Friday on the blog I took a brief look at expositional preaching. Mainly defining what expositional preaching is in the first place and then raising the question as to whether or not it is necessary for the church today. The best place to start answering this question is by taking a look at the Scriptures themselves.
In the gospel of Matthew, Jesus is seen preaching throughout all of Galilee (Matt. 4:23). In the gospel of Luke, we see Jesus sending out the apostles to go and preach (Luke 9:6). In the book of Acts, Peter and John return to Jerusalem preaching the gospel in many villages (Acts 8:25). Paul is seen preaching throughout his missionary journeys. The examples could continue to go on as men of God are seen throughout Scripture proclaiming the gospel truth.
In regards to signs and wonders, is there inherently anything wrong with them? No, but signs and wonders are always seen pointing to the message of Jesus, not replacing the message. I fear that many groups have replaced the message of Jesus in pursuits of the signs and wonders of Jesus.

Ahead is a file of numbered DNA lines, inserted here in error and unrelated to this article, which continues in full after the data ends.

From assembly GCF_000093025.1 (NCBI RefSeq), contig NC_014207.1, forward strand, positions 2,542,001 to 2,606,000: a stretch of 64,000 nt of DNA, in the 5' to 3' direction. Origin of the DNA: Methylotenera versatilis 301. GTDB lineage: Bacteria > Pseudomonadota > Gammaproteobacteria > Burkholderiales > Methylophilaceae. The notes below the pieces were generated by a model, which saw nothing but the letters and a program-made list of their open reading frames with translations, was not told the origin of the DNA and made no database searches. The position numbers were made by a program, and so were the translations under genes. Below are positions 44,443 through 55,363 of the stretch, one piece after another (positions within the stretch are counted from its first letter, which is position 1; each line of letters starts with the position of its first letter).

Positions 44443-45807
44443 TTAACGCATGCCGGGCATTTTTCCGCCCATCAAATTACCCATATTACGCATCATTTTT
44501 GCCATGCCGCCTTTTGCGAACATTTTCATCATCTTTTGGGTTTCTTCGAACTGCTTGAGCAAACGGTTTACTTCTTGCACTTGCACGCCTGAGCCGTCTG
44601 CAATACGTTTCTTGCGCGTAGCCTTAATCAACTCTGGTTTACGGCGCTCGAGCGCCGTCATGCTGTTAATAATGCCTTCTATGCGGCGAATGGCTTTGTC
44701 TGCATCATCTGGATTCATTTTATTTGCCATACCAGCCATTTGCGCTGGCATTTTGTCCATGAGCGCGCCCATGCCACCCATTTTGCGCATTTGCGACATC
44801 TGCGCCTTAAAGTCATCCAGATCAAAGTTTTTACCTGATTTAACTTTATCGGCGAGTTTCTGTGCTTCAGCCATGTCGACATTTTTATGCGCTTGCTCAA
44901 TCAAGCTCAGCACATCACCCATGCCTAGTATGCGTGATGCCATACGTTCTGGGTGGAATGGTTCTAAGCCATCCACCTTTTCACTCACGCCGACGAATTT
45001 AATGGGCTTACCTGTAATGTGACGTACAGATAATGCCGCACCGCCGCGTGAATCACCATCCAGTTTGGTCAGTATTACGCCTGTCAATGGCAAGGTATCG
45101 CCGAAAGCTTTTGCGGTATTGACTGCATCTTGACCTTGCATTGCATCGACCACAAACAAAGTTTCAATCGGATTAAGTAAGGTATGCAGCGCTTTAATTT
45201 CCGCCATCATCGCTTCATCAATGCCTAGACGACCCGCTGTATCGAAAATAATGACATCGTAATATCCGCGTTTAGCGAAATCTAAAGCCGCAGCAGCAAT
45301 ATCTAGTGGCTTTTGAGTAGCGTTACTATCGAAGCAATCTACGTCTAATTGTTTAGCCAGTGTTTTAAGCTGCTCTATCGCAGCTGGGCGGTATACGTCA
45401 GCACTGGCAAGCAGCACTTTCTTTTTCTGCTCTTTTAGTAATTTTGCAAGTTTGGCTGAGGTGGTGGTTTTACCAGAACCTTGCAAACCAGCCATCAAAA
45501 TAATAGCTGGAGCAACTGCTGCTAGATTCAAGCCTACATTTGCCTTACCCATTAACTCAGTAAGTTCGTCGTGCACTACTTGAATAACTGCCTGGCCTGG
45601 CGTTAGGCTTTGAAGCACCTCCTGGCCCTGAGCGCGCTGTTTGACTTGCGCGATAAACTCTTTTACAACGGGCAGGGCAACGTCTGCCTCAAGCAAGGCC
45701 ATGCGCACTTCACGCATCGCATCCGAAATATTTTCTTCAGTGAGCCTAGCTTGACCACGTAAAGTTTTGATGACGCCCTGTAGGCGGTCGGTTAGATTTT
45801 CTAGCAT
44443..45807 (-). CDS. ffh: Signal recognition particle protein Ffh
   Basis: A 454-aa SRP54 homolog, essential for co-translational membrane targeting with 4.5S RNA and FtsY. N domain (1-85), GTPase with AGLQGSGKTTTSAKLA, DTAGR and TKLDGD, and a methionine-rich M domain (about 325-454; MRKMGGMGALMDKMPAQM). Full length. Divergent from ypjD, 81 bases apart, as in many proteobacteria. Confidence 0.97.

In regards to certain emerging types, is there anything wrong with having an open round table discussion? No, I have a small group over at my house every Sunday night and believe it is beneficial to study the Scriptures together. But I have to agree with John Piper here who says, "Preaching is not conversation. Preaching is not discussion. Preaching is not casual talk about religious things. Preaching is not simply teaching." Rather, "Preaching is the heralding of a message permeated by the sense of God's greatness and majesty and holiness."
In regards to those who see preaching as a true and essential mark of the church, is it really necessary? My answer is absolutely yes! Although I only used New Testament examples, preaching is seen from Genesis to Revelation and if your church gets away from preaching then it inevitably replaces it with something that is other than the message that Jesus proclaimed.
This is recognizably a brief look at preaching today, but I do not believe this is an issue that is really open to discussion as far as to whether to preach or not to preach. Mark Driscoll points out that "The question is not, will there be preaching, but what will be preached." But that is another issue for another post. The purpose of this post is to primarily generate the thought process behind preaching and to hopefully encourage those of my friends who are substituting it with something else to get back to the place of preaching, and expositional preaching at that. Any thoughts? Agree or disagree?